- 25 Page Introduction to Financial Statement Analysis
- 20 page guide to income statements
- 17 page guide to balance sheets
- The most commonly tested financial ratios and how to ace ratio problems on the L1 exam
- Depreciation 101
- Financial reporting quality 101
- FSA Basics (overview)
This is a short section (a relief after financial statements) and the testable concepts are fairly clear. You will be asked to calculate all the key metrics around evaluating a capital project and interpret the decision rules for each about whether a firm should undertake a given project. Calculations aside you need to be able to interpret an NPV profile as well as to discuss how IRR and NPV give the same accept/reject answer for a single project but can give different rankings when a project is mutually exclusive.
Resources for Corporate Finance
The CFA L1 portfolio management section is a basic introduction to modern portfolio theory (diversification = good) as well as the capital asset pricing model (CAPM). Expect around 14-18 questions for this material centering on the capital asset allocation line (CAL vs. SML vs. SML), and the distinction between systematic and unsystematic risk and the major risk-adjusted return measures like the Sharpe ratio. You'll also need a good unerstanding of Beta and how to calculate it + standard deviation of a two asset portfolio It might be worth mentioning that Level 3 is all about the portfolio management perspective and L2 has more depth on this material as well, so it will continue to be important.
This section is divided into two parts. The first (Study Session 13) provides an overview/groundwork set of readings that introduce asset classes, tyes of market structures, and things like trade execution, indexing, as well as an articulation of the entire assumption of an efficient market (vs. behavioral modifications to this efficient market hypothesis). It then goes deeper into what equities are, including share structure, private vs. public markets, and evaluating a company's strategic prospects using Porter's 5 forces and other frameworks. The second secttion is about equity valuation. It covers the different methods for calculating what a share is worth and comparing what it should be worth based on intrinsic value to what it is trading for in the market.
Fixed-income is a vital part of the CFA Level 1 exam and is weighted heavily at around 10%. You should be familiar with all the basic determinants of a bond's price as well as all calculations related to this. Expect duration and convexity to be tested as well. This is one section where really knowing your way around the financial calculator is incredibly important. The readings also cover more specialized instruments like mortgage-backed securities, collateraized mortgage obligations, and other asset backed securities.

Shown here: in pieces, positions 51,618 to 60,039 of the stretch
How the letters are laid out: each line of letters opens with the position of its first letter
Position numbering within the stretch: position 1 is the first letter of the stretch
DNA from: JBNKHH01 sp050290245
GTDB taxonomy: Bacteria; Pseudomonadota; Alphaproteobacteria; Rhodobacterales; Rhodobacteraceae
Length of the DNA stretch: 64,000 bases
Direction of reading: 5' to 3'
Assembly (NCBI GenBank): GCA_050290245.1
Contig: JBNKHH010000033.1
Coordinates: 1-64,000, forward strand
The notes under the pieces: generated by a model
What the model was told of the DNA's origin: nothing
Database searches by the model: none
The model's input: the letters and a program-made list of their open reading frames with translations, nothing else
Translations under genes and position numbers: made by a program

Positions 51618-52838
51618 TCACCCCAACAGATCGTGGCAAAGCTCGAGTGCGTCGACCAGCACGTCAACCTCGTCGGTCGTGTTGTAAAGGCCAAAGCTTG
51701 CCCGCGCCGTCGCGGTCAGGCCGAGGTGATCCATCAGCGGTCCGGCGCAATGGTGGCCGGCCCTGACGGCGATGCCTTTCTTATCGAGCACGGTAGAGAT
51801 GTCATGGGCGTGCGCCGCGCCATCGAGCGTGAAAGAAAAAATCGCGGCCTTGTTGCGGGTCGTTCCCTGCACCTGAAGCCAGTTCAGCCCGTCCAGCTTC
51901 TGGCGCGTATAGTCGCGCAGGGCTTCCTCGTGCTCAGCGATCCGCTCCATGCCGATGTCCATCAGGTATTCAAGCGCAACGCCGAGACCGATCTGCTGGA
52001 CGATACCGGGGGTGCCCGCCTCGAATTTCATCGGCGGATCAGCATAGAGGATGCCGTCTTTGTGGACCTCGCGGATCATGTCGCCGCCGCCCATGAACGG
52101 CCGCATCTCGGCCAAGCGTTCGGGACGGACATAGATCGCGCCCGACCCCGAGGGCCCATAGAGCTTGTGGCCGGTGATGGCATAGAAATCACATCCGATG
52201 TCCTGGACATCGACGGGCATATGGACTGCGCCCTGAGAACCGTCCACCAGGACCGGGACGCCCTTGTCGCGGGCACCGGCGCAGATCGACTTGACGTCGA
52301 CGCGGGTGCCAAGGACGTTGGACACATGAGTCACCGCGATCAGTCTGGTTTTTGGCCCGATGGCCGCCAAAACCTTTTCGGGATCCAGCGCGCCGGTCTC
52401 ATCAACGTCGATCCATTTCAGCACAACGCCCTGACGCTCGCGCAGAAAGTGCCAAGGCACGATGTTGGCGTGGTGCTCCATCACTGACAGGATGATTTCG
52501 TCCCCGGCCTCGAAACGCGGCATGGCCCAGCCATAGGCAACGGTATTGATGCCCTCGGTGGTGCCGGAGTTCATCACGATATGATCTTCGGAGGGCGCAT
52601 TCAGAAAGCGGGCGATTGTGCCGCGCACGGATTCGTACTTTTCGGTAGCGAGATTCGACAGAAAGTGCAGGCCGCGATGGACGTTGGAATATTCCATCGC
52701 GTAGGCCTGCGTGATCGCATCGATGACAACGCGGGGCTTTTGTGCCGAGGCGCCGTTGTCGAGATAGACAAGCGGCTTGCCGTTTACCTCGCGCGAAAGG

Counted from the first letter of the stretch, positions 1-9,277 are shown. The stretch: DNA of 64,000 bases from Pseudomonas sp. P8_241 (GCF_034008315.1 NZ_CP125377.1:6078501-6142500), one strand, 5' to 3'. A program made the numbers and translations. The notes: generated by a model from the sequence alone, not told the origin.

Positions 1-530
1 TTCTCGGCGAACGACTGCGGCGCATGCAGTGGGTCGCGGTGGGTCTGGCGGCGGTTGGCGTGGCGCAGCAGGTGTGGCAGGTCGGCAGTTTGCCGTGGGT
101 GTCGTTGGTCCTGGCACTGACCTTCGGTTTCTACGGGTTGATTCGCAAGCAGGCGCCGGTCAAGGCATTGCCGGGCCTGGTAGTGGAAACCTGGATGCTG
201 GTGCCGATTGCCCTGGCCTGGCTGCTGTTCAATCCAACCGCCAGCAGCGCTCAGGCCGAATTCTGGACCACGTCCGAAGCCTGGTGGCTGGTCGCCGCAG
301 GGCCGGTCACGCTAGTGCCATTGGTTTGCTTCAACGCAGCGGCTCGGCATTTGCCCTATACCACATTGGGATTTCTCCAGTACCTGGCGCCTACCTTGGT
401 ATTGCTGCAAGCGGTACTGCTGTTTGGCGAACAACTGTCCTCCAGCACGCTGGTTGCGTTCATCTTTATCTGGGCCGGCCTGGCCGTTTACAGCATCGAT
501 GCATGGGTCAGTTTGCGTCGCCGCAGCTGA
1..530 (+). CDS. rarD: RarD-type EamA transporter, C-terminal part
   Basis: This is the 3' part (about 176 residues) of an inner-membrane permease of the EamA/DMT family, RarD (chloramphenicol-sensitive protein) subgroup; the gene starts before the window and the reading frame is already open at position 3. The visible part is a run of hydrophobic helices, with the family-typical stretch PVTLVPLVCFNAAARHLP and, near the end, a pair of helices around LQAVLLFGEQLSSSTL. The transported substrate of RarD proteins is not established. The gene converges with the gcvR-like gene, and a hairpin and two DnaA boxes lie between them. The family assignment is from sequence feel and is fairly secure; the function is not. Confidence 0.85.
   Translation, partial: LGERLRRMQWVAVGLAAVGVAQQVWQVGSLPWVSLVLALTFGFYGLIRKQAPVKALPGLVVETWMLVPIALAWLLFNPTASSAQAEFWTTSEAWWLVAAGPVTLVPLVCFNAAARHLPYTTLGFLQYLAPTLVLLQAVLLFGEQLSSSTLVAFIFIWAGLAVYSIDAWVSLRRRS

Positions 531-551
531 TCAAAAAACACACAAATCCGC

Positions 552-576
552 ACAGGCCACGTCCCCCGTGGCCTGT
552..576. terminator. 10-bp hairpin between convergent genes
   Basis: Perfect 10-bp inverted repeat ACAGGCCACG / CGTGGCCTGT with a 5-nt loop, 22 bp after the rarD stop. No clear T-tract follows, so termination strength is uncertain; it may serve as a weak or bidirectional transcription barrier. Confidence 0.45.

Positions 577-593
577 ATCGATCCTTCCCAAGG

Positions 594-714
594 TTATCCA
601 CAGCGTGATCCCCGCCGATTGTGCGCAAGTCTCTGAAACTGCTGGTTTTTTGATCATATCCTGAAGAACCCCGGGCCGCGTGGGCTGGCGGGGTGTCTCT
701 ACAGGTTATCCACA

Much like portfolio management, the Derivatives study session is fairly short and has a low weight on the exam (around 5%, 12 questions). You'll need to know the basics of futures and forwards as well as interest rate/currency swaps, and options (puts and calls). The idea of hedging using derivatives is an important one. Expect to be tested on the difference between OTC and exchange-traded markets (often in the context of comparing forward and future contracts) and potentially on the difference between a swap and a futures contract. Finally you should be able to understand the positions traders take within each financial position and how those positions correspond to movements in the underlying assets.
L1 provides a very high-level introduction to altnerative assets and usually accounts for <10 exam questions. Know the common characteristics of alternatives and their associated risks. For the test expect the fee structure of alternative funds to be tested, the distinction between VC and PE to come up, and questions around the due diligence process to be featured. Real estate is also a popular test subject. Be able to interpret the differences between direct and indirect investment as well as the valuation methods for real estate. Finally contango and backwardation are favorite test subjects as are the sources of return for a commodities contract.
Summary Overview of Study Prep for L1
Ultimately passing the CFA Level 1 exam requires you to combine knowledge of the subject areas with the ability to perform on the exam. Our notes and flashcards will help you drill down on the knowledge side, while our blog and newsletter are there for immediate feedback and guidance on your study system. But make no mistake, you need to develop your own habits and system to cover the material in a timely manner. There is no substitute for discipline and practice. We look forward to helping you on this journey.